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5. CHAPTER V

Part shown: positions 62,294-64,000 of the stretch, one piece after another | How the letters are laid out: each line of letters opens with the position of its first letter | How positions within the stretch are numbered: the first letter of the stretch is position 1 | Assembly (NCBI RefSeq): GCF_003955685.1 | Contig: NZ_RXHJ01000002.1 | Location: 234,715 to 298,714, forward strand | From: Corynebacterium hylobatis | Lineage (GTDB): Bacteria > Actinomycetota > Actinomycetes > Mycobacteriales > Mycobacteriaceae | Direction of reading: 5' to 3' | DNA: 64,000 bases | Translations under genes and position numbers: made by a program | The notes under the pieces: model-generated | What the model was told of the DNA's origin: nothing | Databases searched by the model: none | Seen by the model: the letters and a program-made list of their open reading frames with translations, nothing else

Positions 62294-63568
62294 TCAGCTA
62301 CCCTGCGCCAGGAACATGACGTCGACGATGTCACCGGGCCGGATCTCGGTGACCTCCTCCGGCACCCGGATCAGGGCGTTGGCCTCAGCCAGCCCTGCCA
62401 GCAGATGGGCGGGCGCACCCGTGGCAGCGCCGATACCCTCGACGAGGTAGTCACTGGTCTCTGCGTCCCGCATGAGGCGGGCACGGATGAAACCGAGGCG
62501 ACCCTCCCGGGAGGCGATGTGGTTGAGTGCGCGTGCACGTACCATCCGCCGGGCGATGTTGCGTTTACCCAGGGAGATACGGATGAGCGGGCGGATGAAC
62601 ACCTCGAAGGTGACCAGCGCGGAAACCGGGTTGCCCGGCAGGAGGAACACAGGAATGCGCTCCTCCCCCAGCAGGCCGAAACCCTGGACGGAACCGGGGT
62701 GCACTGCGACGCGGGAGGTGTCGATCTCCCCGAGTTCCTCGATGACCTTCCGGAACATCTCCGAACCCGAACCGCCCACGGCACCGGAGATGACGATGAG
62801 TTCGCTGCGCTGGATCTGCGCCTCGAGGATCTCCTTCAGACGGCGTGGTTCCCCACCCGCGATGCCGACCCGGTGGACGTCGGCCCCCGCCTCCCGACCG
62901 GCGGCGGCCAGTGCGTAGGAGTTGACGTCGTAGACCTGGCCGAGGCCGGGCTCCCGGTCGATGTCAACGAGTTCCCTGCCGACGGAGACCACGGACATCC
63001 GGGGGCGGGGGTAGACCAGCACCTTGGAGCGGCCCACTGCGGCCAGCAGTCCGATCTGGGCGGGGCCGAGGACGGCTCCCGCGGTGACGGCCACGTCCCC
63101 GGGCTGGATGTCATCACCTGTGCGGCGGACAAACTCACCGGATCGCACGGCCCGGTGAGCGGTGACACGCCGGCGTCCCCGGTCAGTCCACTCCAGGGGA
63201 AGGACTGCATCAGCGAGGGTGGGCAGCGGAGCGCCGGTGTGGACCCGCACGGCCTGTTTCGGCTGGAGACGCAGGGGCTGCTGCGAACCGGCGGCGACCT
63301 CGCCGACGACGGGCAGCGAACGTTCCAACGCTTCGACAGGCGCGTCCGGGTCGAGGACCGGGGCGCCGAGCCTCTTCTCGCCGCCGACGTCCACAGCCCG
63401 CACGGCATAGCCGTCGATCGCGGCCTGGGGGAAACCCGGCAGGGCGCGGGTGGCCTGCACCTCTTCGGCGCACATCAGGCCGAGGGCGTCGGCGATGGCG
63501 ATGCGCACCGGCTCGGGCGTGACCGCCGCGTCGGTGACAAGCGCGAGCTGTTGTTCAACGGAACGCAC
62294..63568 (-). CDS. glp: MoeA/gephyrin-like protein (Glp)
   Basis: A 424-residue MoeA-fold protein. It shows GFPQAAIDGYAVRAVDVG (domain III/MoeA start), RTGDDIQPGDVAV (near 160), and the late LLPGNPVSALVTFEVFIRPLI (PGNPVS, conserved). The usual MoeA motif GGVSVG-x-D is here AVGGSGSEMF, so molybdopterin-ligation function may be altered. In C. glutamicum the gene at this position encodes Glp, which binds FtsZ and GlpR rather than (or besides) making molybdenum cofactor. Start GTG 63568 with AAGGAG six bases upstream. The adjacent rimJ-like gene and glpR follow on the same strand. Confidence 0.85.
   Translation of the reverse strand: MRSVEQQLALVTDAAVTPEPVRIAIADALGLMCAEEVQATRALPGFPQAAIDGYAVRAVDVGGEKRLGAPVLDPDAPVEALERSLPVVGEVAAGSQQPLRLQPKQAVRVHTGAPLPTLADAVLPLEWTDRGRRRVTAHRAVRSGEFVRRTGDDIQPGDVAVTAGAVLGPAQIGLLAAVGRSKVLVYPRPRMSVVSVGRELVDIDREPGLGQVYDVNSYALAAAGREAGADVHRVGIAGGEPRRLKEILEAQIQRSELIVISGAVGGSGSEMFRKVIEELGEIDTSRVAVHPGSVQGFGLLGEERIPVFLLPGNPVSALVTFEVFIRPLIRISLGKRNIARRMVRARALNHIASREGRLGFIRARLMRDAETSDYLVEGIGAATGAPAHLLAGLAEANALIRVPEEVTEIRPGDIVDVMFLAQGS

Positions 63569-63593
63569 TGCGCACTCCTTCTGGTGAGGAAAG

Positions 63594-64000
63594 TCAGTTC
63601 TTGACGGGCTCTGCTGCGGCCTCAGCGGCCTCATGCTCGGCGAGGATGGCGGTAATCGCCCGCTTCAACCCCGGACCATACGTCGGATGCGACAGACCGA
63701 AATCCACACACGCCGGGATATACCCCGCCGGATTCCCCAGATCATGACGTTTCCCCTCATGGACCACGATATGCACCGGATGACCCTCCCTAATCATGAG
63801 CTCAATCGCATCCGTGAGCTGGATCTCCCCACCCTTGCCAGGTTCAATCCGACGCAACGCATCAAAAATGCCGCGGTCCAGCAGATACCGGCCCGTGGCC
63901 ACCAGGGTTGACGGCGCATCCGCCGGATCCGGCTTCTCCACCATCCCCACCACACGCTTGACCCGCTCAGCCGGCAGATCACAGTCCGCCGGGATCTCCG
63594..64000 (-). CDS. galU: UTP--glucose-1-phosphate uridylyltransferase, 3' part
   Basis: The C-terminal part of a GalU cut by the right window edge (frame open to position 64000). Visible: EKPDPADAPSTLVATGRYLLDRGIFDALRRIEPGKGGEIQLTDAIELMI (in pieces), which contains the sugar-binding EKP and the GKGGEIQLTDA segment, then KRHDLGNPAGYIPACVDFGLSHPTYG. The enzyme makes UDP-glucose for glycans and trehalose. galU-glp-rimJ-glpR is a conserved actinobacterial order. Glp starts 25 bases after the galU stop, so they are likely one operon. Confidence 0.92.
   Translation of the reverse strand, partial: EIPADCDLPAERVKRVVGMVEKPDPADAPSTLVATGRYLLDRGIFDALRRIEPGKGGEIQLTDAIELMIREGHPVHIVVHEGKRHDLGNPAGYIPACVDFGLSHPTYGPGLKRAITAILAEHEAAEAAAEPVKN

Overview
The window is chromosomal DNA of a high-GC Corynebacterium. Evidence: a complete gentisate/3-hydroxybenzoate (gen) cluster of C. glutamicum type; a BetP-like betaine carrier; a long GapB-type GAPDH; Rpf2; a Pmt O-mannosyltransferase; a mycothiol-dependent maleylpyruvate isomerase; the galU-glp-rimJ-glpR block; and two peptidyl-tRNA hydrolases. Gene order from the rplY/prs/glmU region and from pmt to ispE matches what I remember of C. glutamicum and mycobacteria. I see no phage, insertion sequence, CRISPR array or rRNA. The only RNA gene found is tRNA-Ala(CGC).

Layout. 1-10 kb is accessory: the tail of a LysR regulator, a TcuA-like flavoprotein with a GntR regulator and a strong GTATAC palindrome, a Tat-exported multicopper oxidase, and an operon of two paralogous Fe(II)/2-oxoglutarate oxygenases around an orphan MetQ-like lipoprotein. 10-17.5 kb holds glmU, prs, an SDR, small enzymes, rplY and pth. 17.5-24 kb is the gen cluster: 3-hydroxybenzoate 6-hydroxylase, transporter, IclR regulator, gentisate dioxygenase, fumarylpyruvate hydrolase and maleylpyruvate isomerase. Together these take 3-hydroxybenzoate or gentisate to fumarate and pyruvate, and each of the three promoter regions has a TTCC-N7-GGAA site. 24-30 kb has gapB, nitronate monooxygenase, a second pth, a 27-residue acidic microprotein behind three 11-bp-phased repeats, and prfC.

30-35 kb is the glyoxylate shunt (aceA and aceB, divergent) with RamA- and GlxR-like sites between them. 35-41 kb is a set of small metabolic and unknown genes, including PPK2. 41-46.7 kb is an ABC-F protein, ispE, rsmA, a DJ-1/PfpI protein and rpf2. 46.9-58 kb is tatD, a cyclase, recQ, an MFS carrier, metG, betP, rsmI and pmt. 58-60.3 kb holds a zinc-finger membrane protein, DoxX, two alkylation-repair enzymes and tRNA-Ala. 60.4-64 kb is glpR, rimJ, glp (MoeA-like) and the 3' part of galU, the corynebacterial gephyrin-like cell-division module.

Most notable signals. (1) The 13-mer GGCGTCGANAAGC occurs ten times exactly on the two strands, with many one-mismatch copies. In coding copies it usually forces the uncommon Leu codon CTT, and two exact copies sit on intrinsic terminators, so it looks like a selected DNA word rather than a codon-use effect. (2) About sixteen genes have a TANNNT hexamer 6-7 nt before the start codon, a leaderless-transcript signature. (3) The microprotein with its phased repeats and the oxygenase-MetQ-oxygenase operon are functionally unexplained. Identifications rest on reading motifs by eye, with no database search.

Philip came gradually to know the people he was to live with, and by fragments of conversation, some of it not meant for his ears, learned a good deal both about himself and about his dead parents. Philip's father had been much younger than the Vicar of Blackstable. After a brilliant career at St. Luke's Hospital he was put on the staff, and presently began to earn money in considerable sums. He spent it freely. When the parson set about restoring his church and asked his brother for a subscription, he was surprised by receiving a couple of hundred pounds: Mr. Carey, thrifty by inclination and economical by necessity, accepted it with mingled feelings; he was envious of his brother because he could afford to give so much, pleased for the sake of his church, and vaguely irritated by a generosity which seemed almost ostentatious. Then Henry Carey married a patient, a beautiful girl but penniless, an orphan with no near relations, but of good family; and there was an array of fine friends at the wedding. The parson, on his visits to her when he came to London, held himself with reserve. He felt shy with her and in his heart he resented her great beauty: she dressed more magnificently than became the wife of a hardworking surgeon; and the charming furniture of her house, the flowers among which she lived even in winter, suggested an extravagance which he deplored. He heard her talk of entertainments she was going to; and, as he told his wife on getting home again, it was impossible to accept hospitality without making some return. He had seen grapes in the dining-room that must have cost at least eight shillings a pound; and at luncheon he had been given asparagus two months before it was ready in the vicarage garden. Now all he had anticipated was come to pass: the Vicar felt the satisfaction of the prophet who saw fire and brimstone consume the city which would not mend its way to his warning. Poor Philip was practically penniless, and what was the good of his mother's fine friends now? He heard that his father's extravagance was really criminal, and it was a mercy that Providence had seen fit to take his dear mother to itself: she had no more idea of money than a child.
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